My colleagues were working on a complex and multi-component application. This project had very tight deadlines. However, due to the complex QA process, there was a risk that the team would not meet the deadline. Abandoning the project when work on it had already begun was a very bad option. Accepting and doing the project, but with a delay, was also not the best decision. As a result, the team decided to rethink the QA process as much as possible, focusing on… metrics. The hypothesis was that this way they would be able to see all the bottlenecks in testing in time and take the necessary measures to quickly solve problems. Moreover, the metrics were supposed to help in optimizing the time for testing. Frankly, I did not believe in their success. What was my surprise when the project was completed on time, and without any comments on its quality!
Turns out, it is difficult or even impossible to control what cannot be measured. For this simple reason, the quality of testing also needs to be measured. I asked my colleagues to share their experiences in concern about what the QA metrics are and what they help to find out. Read the article below to know.
Why do we need to calculate QA metrics?
QA metrics give a visual picture of the common and personal results. Thanks to metrics, you can see the results of your team’s work, expressed in numbers, the strengths and weaknesses of your QA process. In addition, it would be difficult for you to understand the effectiveness of your test automation if you do not calculate special metrics. This allows efforts to be adjusted by directing more resources to address key issues.
Using QA metrics you track:
- Team progress by deadlines and iterations.
- Quality control of the testing process’s current state.
- Critical issues. They can be addressed through more efficient resource allocation.
There are a lot of metrics. Each team chooses the most suitable for itself. However, in terms of the approach to counting metrics, the universal advice is to choose the right tool. A robust and multifunctional Zebrunner test automation management platform makes it easy for you to work with metrics. All you need is to add the necessary widgets to the dashboard.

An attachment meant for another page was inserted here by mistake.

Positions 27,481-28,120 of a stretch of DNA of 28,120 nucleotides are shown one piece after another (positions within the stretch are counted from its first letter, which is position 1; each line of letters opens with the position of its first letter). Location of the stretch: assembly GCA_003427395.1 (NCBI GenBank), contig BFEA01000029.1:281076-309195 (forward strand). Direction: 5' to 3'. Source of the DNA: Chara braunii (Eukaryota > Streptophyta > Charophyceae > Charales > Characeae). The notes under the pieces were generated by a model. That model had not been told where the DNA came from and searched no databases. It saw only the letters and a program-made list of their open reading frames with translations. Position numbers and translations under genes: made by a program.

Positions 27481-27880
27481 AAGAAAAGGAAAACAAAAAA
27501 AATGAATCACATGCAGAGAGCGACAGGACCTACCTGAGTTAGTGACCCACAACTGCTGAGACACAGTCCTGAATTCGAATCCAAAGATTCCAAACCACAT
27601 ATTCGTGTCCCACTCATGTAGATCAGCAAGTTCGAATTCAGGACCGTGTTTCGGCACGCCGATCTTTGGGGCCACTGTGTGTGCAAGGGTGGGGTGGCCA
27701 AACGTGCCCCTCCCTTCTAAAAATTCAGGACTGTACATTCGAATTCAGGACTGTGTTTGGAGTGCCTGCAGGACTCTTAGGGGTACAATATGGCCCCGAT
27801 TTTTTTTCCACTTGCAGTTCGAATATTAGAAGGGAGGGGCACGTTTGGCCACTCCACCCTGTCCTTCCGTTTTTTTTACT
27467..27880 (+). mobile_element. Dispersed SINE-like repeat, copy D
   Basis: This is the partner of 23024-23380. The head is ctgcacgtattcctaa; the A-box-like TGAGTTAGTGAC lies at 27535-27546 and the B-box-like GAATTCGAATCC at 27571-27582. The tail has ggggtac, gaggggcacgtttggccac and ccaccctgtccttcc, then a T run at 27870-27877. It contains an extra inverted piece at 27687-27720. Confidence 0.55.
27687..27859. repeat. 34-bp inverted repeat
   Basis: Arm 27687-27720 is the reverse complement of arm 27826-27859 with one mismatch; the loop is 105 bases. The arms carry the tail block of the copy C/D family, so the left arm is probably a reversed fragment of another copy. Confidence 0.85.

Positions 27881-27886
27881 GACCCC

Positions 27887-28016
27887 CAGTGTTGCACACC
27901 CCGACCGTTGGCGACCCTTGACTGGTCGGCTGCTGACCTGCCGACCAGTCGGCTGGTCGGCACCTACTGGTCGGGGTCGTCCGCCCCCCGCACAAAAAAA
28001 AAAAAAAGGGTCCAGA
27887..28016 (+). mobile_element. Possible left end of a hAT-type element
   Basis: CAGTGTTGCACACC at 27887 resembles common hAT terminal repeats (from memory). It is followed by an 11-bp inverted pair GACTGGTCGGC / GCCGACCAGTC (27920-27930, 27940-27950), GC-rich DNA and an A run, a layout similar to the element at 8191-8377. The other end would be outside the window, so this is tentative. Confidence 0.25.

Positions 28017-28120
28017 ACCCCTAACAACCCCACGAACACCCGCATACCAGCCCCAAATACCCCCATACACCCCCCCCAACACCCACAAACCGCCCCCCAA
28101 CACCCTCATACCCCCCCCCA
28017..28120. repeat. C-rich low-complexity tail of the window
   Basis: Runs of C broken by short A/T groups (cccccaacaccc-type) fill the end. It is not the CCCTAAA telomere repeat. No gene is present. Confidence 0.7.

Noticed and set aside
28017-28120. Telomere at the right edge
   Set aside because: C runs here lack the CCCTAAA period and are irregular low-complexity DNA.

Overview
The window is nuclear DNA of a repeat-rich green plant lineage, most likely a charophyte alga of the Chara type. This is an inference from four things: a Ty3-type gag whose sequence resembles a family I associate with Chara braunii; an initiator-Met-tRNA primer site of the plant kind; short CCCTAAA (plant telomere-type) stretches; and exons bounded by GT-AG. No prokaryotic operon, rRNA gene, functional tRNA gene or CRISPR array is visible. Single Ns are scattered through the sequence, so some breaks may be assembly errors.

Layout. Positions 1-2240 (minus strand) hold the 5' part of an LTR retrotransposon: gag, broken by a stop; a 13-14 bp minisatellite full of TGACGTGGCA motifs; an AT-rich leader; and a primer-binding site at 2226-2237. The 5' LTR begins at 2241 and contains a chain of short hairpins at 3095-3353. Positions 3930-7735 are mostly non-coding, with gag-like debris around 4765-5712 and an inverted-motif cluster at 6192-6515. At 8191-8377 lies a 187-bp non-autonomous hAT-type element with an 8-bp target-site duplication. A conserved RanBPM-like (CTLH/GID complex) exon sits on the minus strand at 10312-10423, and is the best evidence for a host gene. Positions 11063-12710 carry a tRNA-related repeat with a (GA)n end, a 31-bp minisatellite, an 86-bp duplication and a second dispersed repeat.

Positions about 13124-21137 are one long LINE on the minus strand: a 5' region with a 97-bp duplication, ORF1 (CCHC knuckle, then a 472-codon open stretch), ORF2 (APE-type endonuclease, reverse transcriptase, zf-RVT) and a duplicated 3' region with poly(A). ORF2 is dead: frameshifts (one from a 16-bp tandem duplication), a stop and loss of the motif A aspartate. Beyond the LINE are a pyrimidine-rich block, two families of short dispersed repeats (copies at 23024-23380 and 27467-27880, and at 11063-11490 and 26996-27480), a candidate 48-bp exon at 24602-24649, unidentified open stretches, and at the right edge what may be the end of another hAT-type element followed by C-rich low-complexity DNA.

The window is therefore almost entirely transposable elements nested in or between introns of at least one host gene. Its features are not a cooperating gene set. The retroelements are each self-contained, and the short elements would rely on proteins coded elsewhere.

Categories of QA metrics
There is no point in counting all possible metrics. During the testing and control planning phase, choose the metrics that are most important to you and monitor them regularly, as the experienced QA team recommends. If you see that any of the indicators are falling, take measures to correct the situation.
To begin with, let’s figure out what categories the metrics in quality assurance are divided into. There are four groups in total. These are product, project, process, and personal metrics.
Product metrics track the total number of test cases, how many of them were successful, and how many failed. In addition, product metrics include an analysis of identified defects, their severity, and their types.
Number/percentage of test cases passed/failed. It gives us information about what number (or percentage) of test cases are completed successfully or unsuccessfully.
Number of defects found. Usually, this metric is tied to a certain period. A large number of defects indicates that the developers do not do their part of the work qualitatively.
Project metrics show how the testing workflow state, its success, and duration.
Number of planned/actual test hours. This indicator allows you to understand how your expectations for the time spent on tests correspond to the real state of affairs.
Executed test percentage. The higher the percentage, the closer the team is to the QA process final.
Total test duration. This metric shows how much time it takes to execute all tests and how long it takes to run a single test. It is clear that if the tests last for a long time, this will affect the timing of the project and/or the quality of the developed product.
Test process metrics
As a rule, these are performance metrics. They evaluate test coverage, the efficiency of the case creation process, the average time to find a bug, and more. Process metrics include the effectiveness of test automation as well as the development process.
Test coverage. The percentage of requirements that are covered by tests.
A number of tests run per period. The average time to pass the test.
Bug find rate. The metric shows how long it takes on average to find one bug.
Personal performance QA metrics
Personal metrics measure the performance of a particular person. Most of the metrics from the Project and Process categories can be transferred to a specific team member and measure its performance and effectiveness.Executed tests by a person. The metric shows how many tests a particular tester has completed.
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